[Edmunds] said he was going to do [Jumpin’] then he turned up, took some of the “supplies,” if you know what I mean, that were on hand, and then never came back. We were quite disappointed by him. We found out that he was being managed by Jake Riviera at the time, and Jake had forbade him from doing it. Dave said, “No, I’m gonna do it.” And Jake said, “No, look at your contract. If you do, I’m gonna sue your arse.” Dave was terribly embarrassed about it and wouldn’t even speak to us, really, because of that for some years.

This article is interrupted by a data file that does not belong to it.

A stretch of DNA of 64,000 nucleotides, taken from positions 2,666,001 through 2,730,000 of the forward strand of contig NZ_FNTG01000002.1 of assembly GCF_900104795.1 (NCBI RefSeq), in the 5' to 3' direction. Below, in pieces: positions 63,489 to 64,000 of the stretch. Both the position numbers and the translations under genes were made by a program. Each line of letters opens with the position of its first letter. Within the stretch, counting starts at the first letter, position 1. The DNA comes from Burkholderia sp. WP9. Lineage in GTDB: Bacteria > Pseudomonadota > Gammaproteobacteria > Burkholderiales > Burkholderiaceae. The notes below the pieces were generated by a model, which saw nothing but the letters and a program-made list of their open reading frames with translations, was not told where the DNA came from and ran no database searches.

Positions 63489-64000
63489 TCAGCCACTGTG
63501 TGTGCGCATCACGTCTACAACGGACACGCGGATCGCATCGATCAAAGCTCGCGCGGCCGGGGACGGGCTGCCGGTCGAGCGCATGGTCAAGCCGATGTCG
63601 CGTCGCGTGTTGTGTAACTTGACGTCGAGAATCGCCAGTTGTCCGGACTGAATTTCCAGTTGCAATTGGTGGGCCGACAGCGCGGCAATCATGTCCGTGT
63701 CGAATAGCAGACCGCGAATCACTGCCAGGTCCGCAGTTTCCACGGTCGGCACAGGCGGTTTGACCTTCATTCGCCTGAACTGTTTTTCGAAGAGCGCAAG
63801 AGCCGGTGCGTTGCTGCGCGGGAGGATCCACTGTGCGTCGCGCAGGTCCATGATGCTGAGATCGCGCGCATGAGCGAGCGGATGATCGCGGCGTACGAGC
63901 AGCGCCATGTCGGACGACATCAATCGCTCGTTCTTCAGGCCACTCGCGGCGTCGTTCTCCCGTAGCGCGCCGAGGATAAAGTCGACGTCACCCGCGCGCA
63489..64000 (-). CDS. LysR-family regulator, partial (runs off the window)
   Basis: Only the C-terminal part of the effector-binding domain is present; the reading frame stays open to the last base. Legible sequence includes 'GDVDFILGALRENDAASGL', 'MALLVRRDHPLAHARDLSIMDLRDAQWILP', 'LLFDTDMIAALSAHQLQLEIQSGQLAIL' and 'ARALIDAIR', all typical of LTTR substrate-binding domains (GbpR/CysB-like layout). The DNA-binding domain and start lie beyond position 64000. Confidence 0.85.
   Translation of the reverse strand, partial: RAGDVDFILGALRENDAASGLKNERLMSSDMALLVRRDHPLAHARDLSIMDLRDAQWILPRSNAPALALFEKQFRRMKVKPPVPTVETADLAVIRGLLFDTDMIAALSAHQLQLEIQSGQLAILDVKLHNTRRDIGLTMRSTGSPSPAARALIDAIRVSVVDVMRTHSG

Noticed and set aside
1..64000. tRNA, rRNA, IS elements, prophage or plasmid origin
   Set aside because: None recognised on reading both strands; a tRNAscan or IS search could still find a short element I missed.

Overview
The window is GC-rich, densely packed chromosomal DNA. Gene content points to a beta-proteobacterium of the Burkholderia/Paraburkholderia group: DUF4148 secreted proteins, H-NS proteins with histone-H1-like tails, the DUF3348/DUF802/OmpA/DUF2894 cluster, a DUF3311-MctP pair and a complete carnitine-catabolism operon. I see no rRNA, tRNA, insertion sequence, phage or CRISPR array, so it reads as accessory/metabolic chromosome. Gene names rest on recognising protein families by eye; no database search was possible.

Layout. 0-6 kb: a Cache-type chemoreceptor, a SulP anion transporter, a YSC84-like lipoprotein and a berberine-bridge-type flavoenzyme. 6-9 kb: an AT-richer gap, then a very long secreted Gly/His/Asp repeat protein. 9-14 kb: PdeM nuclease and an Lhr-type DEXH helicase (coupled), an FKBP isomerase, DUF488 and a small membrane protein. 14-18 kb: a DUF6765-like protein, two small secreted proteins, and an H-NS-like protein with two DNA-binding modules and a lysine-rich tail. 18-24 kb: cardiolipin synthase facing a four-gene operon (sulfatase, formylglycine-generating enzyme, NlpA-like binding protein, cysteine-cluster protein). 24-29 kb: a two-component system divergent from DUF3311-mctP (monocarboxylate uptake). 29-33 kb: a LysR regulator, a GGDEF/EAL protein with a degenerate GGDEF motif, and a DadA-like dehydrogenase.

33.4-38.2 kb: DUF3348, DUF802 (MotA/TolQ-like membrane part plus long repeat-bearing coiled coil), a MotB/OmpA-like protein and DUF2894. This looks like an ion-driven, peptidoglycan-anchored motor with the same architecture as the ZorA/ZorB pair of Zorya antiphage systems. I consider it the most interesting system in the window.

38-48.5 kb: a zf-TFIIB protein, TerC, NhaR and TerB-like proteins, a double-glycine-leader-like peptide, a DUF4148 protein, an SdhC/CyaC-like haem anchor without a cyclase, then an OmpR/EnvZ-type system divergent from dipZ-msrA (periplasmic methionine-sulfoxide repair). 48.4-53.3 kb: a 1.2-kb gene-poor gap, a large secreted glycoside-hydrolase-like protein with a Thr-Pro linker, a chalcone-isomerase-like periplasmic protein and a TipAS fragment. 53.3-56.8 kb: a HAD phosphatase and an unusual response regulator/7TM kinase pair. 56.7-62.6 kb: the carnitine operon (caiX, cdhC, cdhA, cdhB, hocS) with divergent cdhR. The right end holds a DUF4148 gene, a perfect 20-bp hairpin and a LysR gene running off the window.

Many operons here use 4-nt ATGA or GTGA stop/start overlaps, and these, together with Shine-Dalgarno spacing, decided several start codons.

With Jumpin’ things were just starting go south in a lot of ways, you know? I think we were all pretty fed up with one another. Also, after Jumpin’ I got married to my missus in 1978, and there was sort of a jealousy there with Cyril because I wasn’t under his thumb anymore. Things sort of deteriorated badly. And unfortunately there was also a lot of drug abuse at the time. Dave Wright, our drummer, had health issues as well – he got fed up with the wrangling and the arguing and the shouting. It was like a messy family divorce.